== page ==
For the last in this series recapping our August visit to the US, we find ourselves on this road, a well-maintained bike path cutting through the green summer woods of Ohio. This unassuming but tidy sliver of pavement has run through my hometown for years, but it wasn't until our recent trip that I actually had the chance to get on it and check it out for myself.
I've been an avid bike rider since I was a kid. I can still recall the hours that I spent in abandoned construction areas in my neighborhood with a BMX bike and a couple of friends, tearing up and down the dusty paths that gave me enough momentum to go flying off the many hills built up in the clearings between the trees. As I got older, I graduated to a mountain bike and started taking longer trips all around the city. The simple act of going from one side of town to the other and back using nothing more than my own legs gave me a great feeling of satisfaction and accomplishment, far greater than the intangible reward of a high percentage on a report card, for example.
Once I was old enough to drive, I got a car and pretty much left the idea of bike riding behind, up until a day at the university when I was driving home and got plowed into head-on by another college kid making a left turn. He was apparently too eager to get to the party around the corner and didn't bother to look before he went. Neither of us had been driving very fast but the impact was still enough to have torn up a lot of what was under the hood of car. Enough so to have resulted in the other guy's insurance company declaring my car totaled and cutting me check for its value. I spent a few days considering what kind of car to get next, before ultimately deciding not to get one at all. Instead I bought a new bike and used it to get around Columbus for the next year or so.
In so doing, I rediscovered the youthful joy I had once derived from going from place to place under my own power. I also found a new satisfaction in cruising around the college campus and beyond on a warm sunny day, experiencing the urban environment without the filter of windshield and motor. I made the most of both sidewalk and curbside lanes on the road to maneuver through heavy traffic as I pleased, and found new single track and new hills and mounds to get a mountain-biking fix every now and then. There were also days when I'd be out and far from home and the sky would open up with an unrelenting downpour. On days like that I'd ride home with the spray from both tires pelting me front and back, quickly reaching that saturation point where it didn't matter anymore how much it rained because I was already soaked.
Today in Cuenca, I'm back in that place again, car-free and leaving it up to my own feet, my mountain bike of the moment, and public transportation to get me around and out of town. During those rare times when I do find myself in a car, I can't help but feel like I'm buckling into an amusement park ride. It was with that frame of mind that we visited the US recently. At the same time, by virtue of our cross-country trip and the desire to see many parts of Ohio while we were there, I was behind the wheel of a car for the first time since I left the States some years ago.
I even had a bike waiting for me in Santa Fe, but due to lack of space in the car we drove across the country, I ended up giving it away at the last minute to the Chain Breaker Collective, a non-profit dedicated to getting people on two wheels in Northern New Mexico. I was happy to be able to give the bike away to a group like them, but sad at the same time to say goodbye to that particular bike. I'd had it for over 10 years, and even though it had been slowly rotting as it waited for me in Santa Fe, it was the only bike I had in the States, and I had been hoping to get out and do some riding once we got to Ohio.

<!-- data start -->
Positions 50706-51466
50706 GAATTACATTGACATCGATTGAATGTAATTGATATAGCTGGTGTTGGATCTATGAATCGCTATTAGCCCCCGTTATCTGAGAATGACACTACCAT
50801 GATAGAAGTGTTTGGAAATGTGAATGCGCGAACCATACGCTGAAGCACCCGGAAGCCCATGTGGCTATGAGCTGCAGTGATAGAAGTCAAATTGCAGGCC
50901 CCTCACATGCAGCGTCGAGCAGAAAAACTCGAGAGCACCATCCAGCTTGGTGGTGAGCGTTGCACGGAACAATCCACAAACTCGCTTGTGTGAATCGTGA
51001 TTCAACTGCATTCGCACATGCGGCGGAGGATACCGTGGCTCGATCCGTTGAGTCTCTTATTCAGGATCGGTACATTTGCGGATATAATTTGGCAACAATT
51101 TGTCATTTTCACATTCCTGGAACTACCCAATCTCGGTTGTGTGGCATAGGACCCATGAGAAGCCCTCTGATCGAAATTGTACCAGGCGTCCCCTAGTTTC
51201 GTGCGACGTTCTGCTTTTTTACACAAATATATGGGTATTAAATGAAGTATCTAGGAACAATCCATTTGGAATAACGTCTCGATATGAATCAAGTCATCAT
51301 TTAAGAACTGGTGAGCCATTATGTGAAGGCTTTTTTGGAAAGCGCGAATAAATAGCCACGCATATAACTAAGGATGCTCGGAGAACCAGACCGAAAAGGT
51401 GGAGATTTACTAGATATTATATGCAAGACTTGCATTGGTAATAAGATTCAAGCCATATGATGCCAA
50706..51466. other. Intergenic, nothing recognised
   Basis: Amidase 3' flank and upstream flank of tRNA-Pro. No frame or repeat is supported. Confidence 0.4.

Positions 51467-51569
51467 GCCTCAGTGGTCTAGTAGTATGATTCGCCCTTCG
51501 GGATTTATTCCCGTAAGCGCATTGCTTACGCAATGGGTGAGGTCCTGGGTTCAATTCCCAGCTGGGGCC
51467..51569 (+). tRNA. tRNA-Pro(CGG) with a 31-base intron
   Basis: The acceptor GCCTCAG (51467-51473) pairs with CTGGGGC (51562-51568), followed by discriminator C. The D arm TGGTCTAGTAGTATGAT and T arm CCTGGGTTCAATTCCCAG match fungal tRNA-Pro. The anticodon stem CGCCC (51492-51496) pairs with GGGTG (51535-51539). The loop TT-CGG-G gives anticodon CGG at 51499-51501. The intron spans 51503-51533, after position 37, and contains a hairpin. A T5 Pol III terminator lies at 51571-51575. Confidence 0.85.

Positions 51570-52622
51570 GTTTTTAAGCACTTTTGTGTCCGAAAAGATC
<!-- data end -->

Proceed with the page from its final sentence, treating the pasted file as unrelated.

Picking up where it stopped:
Fortunately I was able to borrow two bikes while we were there after all, and so Nancy and I were able to get out and do some riding together. Plus, on a few different mornings and afternoons when little else was going on, I took the opportunity to finally get on that trail you see pictured at the top of the page.
Once I was on the path, I discovered that I had entered Ohio's veritable Highway 1 for bikes (and other forms of non-motorized travel). A quick look at the map posted at the trailhead revealed a growing network of such trails. Years ago, many of these trails didn't exist, but they are slowly beginning to link up, incorporating already existing paths within cities and connecting them with long stretches such as this one, between towns. Maybe in a few years, it will be feasible to travel from one State to the next on your bike, using strictly these designated bike paths.
Projecting yourself into such a future, you can begin to imagine a new sort of cycling trend emerging, one in the same vein as an intrepid hike along the full length of the Appalachian Trail. On a bona fide network of interstate bike trails, one could take a tour of any given region of the US, visiting its respective cities and national parks. You could camp each night if that were your angle, or you could stay in the hostels or roadside inns that had sprung up to accommodate all the traffic passing through.
Such is the vision of the Rails to Trails Conservancy. By taking land once set aside for our nation's deteriorating system of railroads and carving out a 8-10 foot wide stretch of pavement along the easement, you create an affordable bike trail that runs along a relatively flat and straight path. And since defunct railroads exist throughout the country, a comprehensive project to establish such trails along enough of them would lay down the foundation for an interstate transport system to rival Eisenhower's in its scope, but for nowhere near the same pricetag.
With some luck, we'll have something like that to look forward to. In the meantime, I made it as far as one town to the south and one town to the north of my home in Springfield. My first destination was to the south, none other than Yellow Springs, Ohio.